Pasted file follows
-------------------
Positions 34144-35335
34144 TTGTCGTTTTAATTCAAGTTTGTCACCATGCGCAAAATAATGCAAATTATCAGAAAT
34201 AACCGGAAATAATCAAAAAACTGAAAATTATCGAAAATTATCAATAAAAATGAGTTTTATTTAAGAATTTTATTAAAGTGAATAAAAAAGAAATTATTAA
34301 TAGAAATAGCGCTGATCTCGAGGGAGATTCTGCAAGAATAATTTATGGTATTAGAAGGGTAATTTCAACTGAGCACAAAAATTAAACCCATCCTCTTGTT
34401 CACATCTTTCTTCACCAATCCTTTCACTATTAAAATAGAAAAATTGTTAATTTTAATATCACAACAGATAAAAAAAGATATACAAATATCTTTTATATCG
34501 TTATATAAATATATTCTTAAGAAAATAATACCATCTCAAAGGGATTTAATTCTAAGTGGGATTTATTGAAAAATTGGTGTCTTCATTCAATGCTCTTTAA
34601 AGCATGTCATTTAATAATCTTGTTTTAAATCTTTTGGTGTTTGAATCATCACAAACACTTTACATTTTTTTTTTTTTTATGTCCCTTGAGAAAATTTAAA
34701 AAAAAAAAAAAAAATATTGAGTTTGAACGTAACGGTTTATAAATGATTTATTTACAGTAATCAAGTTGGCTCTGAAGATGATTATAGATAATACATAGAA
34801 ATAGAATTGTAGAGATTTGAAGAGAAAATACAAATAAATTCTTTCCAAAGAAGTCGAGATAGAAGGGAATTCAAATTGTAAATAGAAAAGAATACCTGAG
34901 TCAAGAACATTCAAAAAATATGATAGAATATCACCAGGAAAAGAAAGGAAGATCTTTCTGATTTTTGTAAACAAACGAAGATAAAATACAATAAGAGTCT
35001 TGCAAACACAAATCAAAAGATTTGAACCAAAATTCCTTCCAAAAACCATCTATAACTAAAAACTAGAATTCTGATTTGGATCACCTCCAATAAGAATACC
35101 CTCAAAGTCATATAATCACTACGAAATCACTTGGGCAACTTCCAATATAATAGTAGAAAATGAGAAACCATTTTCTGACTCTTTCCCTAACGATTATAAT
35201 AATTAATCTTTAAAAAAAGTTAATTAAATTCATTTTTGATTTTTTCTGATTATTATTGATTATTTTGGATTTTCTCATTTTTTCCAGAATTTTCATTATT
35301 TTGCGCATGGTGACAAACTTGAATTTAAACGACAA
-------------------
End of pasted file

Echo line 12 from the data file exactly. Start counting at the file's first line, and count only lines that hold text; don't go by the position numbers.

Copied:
35101 CTCAAAGTCATATAATCACTACGAAATCACTTGGGCAACTTCCAATATAATAGTAGAAAATGAGAAACCATTTTCTGACTCTTTCCCTAACGATTATAAT